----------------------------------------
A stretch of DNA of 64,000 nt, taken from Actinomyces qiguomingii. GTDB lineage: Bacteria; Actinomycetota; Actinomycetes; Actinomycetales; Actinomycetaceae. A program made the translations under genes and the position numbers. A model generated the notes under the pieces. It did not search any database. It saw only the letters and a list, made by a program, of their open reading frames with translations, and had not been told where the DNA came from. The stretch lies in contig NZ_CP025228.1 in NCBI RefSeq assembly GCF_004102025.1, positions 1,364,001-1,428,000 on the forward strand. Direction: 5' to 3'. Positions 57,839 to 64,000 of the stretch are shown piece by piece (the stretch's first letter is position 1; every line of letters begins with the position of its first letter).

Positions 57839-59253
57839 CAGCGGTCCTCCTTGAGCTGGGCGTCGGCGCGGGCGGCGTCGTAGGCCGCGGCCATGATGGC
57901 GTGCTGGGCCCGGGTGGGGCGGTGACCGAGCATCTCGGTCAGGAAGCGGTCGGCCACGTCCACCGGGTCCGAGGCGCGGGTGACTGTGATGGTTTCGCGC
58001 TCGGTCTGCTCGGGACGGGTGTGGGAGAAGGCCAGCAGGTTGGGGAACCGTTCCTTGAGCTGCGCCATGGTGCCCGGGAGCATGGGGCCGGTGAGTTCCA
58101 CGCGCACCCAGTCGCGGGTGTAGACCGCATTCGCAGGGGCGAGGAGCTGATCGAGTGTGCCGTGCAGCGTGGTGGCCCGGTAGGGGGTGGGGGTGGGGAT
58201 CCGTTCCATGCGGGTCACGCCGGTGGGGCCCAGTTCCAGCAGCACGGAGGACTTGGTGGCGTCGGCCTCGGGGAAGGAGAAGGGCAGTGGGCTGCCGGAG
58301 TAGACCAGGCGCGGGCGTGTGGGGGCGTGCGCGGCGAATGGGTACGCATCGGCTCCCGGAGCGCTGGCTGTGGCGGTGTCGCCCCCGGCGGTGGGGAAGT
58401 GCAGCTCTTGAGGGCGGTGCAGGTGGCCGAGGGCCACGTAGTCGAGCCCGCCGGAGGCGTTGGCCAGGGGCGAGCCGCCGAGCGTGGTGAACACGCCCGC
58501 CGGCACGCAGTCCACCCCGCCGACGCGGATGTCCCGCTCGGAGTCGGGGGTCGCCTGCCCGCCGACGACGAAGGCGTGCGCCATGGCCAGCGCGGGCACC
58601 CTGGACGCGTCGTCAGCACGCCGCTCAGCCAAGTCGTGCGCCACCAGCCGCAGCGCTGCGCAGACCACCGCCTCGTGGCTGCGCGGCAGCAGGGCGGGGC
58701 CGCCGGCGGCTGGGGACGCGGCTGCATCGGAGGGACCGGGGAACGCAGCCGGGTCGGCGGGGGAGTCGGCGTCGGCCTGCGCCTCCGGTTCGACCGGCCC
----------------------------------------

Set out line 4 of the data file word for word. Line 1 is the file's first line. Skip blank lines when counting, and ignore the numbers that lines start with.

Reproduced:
57901 GTGCTGGGCCCGGGTGGGGCGGTGACCGAGCATCTCGGTCAGGAAGCGGTCGGCCACGTCCACCGGGTCCGAGGCGCGGGTGACTGTGATGGTTTCGCGC